March 31, 2015 - 8:29pm EST by
2015 2016
Price: 45.39 EPS 0.60 .83
Shares Out. (in M): 84 P/E 75 55
Market Cap (in $M): 3,797 P/FCF 40 34
Net Debt (in $M): -313 EBIT 0 0
TEV ($): 3,483 TEV/EBIT 0 0
Borrow Cost: General Collateral

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  • Internet Software & Services
  • Competitive Threats
  • Low Barriers to Entry
  • Technology
  • Online food ordering


Recommendation: Short Grubhub (GRUB US) as it will face growth headwinds as the company pushes out of its core New York market. Competitive pressures from other food delivery start-ups, implementation of a NY Attorney General ruling, and lapping the infamous Polar Vortex of Winter 2013/14 will put the company at risk of a top line miss in 2015. Our base case scenario assumes revenue growth of 20% in 2015 which argues for a re-rating of EV/Sales multiple to 3x from today’s 8.5x, yielding a valuation of $14/share (-60% from today’s equity value). Please see the comparables appendix for chart illustrating correlation between comp set revenue growth and EV/Sales multiples.

Business Description: GRUB is an online and mobile platform for restaurant delivery and pick-up orders. GRUB claims to operate in 600 US cities across all 50 states. The platform includes more than 30,000 restaurants and 4.6 mm ‘active users’ in 2014. GRUB is comprised of Grubhub and which merged in Q3 of 2013. Seamless mainly operates in New York City and Grubhub operates nationally. On average, restaurants pay ~15% on the ‘gross food value’ (F+B, tax, tip, delivery fee) to Grubhub for every order placed on the site.

Investment Overview:

·         Revenue concentration in New York City of >70% opens GRUB up to the following risks:

o    The market is not aware that the vast majority of combined Grubhub/Seamless revenues are in New York City. Through consumer credit card data data pools, we estimate that 70-80% of GRUB revenues originate in NYC[1]. The merger between Grubhub and Seamless allowed the company to cross-sell to its NYC restaurant and consumer base and enjoy one time synergies in 2014 such as migrating Seamless to a higher commission structure which contributed 10% to 2014 growth. Given the maturity of the NYC market (Seamless was founded in 1999) and lapping of merger benefits, NYC is unlikely to support the 30% revenue growth Consensus expects in 2015.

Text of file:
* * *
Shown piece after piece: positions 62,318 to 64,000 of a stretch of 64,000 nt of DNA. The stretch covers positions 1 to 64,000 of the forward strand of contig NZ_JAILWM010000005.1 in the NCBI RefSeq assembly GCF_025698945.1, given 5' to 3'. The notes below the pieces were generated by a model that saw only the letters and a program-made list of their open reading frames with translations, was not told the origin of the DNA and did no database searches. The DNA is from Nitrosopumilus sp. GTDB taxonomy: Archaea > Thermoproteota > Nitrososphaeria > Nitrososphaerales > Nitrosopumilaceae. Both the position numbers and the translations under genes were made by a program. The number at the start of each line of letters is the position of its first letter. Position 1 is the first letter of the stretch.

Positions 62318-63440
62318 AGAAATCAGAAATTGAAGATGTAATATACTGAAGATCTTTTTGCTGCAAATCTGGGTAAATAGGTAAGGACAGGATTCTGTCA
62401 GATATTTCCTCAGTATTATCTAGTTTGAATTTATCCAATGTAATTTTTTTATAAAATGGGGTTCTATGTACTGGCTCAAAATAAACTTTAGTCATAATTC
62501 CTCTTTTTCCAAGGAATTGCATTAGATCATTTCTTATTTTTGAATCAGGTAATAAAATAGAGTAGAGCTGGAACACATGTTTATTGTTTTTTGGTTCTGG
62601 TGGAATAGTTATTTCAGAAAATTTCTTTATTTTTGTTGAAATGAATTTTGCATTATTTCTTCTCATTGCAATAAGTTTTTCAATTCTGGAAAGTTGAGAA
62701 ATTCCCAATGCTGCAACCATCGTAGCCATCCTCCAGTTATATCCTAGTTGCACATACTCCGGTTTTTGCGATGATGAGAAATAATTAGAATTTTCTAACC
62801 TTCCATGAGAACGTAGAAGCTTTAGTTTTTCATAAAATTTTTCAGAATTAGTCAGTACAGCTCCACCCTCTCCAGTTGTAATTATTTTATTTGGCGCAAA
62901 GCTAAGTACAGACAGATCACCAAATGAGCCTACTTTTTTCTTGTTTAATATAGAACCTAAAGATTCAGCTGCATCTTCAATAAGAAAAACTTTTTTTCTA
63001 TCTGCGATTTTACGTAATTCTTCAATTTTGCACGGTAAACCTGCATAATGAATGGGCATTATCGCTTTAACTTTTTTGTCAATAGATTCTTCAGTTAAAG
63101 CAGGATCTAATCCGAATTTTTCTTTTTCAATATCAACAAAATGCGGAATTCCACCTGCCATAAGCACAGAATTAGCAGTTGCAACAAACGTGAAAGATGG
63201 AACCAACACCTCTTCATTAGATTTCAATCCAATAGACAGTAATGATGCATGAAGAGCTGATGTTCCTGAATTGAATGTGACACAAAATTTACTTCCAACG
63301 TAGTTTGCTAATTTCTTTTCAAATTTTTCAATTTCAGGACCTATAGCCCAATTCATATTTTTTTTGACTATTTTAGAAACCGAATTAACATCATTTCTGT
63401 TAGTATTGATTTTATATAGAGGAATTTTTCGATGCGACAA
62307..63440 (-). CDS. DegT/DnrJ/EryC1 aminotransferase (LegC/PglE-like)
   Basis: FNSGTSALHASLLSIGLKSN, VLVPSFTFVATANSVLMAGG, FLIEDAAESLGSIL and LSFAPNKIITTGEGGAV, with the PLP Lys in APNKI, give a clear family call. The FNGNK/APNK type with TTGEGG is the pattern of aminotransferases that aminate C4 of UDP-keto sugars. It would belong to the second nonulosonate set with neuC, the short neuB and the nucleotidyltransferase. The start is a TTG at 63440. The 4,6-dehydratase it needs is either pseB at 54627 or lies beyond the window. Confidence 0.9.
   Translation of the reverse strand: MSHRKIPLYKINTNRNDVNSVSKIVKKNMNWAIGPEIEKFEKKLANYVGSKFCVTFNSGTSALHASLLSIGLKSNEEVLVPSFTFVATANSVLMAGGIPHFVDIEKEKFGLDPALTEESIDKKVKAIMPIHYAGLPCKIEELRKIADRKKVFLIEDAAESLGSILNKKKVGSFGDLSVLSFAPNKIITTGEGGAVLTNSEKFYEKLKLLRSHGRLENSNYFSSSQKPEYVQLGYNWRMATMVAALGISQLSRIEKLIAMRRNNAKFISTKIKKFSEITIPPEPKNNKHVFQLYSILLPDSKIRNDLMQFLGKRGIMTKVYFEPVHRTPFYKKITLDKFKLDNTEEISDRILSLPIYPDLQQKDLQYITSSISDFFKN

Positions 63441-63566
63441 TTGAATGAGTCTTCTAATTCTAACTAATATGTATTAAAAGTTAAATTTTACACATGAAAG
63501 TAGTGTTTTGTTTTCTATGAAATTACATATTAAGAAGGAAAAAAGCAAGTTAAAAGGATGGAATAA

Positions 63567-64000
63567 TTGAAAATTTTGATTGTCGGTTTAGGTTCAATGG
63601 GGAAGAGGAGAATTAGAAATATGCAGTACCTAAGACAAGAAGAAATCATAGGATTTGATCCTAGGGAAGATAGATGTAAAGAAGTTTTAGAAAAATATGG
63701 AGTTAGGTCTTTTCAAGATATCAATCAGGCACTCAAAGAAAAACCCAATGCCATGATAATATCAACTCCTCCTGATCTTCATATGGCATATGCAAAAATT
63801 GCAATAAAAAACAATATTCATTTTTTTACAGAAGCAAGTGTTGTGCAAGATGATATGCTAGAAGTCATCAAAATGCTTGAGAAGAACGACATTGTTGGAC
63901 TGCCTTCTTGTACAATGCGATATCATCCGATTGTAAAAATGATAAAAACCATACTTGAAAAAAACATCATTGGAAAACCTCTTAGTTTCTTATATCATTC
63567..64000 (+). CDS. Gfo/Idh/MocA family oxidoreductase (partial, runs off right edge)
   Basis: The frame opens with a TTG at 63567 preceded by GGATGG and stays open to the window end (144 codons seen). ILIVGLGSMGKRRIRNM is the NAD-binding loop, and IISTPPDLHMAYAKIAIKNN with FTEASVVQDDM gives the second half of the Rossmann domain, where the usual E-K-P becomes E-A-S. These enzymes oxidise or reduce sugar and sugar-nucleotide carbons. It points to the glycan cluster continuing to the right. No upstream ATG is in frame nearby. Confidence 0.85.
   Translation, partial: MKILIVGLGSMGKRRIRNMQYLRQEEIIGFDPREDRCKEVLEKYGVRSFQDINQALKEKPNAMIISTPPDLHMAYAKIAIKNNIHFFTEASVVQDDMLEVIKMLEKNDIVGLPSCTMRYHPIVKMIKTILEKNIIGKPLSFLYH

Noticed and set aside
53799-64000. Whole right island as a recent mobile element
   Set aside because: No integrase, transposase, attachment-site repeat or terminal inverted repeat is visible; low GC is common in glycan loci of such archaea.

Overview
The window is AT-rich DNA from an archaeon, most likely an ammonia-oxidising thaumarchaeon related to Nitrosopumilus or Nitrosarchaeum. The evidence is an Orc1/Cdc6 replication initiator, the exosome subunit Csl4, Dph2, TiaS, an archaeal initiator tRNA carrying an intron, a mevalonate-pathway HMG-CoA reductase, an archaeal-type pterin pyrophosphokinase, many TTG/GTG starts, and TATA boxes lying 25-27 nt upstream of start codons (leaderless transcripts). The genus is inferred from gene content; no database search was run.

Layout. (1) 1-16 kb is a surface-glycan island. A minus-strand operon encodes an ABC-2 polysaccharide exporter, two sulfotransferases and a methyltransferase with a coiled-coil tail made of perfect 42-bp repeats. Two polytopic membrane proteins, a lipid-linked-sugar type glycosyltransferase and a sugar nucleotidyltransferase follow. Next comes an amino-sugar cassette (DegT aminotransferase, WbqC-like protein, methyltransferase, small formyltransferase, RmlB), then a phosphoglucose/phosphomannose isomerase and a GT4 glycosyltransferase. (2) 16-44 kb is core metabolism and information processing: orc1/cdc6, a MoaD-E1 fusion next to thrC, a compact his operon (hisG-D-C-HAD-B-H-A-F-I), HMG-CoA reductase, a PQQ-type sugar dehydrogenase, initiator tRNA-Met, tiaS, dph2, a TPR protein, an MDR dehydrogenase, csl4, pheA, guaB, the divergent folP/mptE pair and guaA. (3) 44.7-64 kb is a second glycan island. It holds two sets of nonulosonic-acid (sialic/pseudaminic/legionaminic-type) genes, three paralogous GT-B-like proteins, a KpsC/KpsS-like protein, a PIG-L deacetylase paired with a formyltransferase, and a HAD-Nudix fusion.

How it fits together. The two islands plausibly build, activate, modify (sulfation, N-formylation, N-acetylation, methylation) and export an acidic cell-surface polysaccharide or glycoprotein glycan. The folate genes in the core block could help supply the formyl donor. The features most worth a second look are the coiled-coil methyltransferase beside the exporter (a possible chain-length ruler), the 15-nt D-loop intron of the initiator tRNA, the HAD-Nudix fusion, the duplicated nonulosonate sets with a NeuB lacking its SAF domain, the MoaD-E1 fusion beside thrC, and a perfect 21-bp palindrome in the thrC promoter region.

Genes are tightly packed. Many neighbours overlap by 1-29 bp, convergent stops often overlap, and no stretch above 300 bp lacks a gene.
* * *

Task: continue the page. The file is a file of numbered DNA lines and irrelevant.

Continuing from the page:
o    New Yorkers spend a lot more on delivery than people in the rest of the country. Seamless (primarily NYC) users spent 135% more per year than Grubhub users (primarily Chicago and other cities)[2]. As GRUB expands outside of NYC, average user spend will be diluted by non-NYC users.

o    The NY Attorney General’s office ruled in April 2014 that Grubhub has a 1 year deadline to exclude tips from its ‘gross food value’ base upon which it charges restaurants commission[3]. We called 30 restaurants and received majority confirmation that this change has not yet been implemented[4]. In 2015, this should be a significant headwind for GRUB in its key market as its total food value shrinks by 10-20%.

GRUB faces tough comps as Northeast markets lap the polar vortex. From Google Trends we can see Seamless and Grubhub interest spiking during the polar vortex, leading to strong yoy comparison in Winter 2013/14. From searcho    trends we can see that the delta between 2014 and 2013 compresses throughout the year as weather normalizes which point to GRUB facing difficult comps in Winter 2014/15.

·         The TAM that the company uses as a reference point is inflated by 9x.

o    GRUB and GRUB bulls maintain that the TAM of the US market is ~$9 bn in revenues = $67 bn is spent annually on delivery and takeout at independent restaurants in the US x average GRUB commission rate.